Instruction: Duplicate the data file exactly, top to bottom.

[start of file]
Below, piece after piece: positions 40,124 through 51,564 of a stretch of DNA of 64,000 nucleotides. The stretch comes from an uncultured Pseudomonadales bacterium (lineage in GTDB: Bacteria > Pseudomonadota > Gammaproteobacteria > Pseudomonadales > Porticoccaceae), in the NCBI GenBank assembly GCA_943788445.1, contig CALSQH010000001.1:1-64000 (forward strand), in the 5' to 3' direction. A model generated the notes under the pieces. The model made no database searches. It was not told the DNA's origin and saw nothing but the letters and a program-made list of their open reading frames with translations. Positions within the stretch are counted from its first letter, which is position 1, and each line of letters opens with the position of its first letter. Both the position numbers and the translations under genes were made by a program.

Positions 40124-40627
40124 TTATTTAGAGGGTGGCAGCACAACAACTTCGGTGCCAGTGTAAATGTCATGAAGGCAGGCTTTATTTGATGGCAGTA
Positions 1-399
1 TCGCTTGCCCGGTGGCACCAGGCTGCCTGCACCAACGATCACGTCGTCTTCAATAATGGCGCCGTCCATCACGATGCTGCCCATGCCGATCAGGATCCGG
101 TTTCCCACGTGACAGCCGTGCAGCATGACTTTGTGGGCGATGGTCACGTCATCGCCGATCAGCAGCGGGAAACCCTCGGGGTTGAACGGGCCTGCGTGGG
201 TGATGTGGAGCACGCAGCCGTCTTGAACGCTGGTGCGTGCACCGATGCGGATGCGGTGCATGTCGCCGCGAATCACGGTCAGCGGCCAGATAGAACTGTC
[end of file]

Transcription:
Below, piece after piece: positions 40,124 through 51,564 of a stretch of DNA of 64,000 nucleotides. The stretch comes from an uncultured Pseudomonadales bacterium (lineage in GTDB: Bacteria > Pseudomonadota > Gammaproteobacteria > Pseudomonadales > Porticoccaceae), in the NCBI GenBank assembly GCA_943788445.1, contig CALSQH010000001.1:1-64000 (forward strand), in the 5' to 3' direction. A model generated the notes under the pieces. The model made no database searches. It was not told the DNA's origin and saw nothing but the letters and a program-made list of their open reading frames with translations. Positions within the stretch are counted from its first letter, which is position 1, and each line of letters opens with the position of its first letter. Both the position numbers and the translations under genes were made by a program.

Positions 40124-40627
40124 TTATTTAGAGGGTGGCAGCACAACAACTTCGGTGCCAGTGTAAATGTCATGAAGGCAGGCTTTATTTGATGGCAGTA
Positions 1-399
1 TCGCTTGCCCGGTGGCACCAGGCTGCCTGCACCAACGATCACGTCGTCTTCAATAATGGCGCCGTCCATCACGATGCTGCCCATGCCGATCAGGATCCGG
101 TTTCCCACGTGACAGCCGTGCAGCATGACTTTGTGGGCGATGGTCACGTCATCGCCGATCAGCAGCGGGAAACCCTCGGGGTTGAACGGGCCTGCGTGGG
201 TGATGTGGAGCACGCAGCCGTCTTGAACGCTGGTGCGTGCACCGATGCGGATGCGGTGCATGTCGCCGCGAATCACGGTCAGCGGCCAGATAGAACTGTC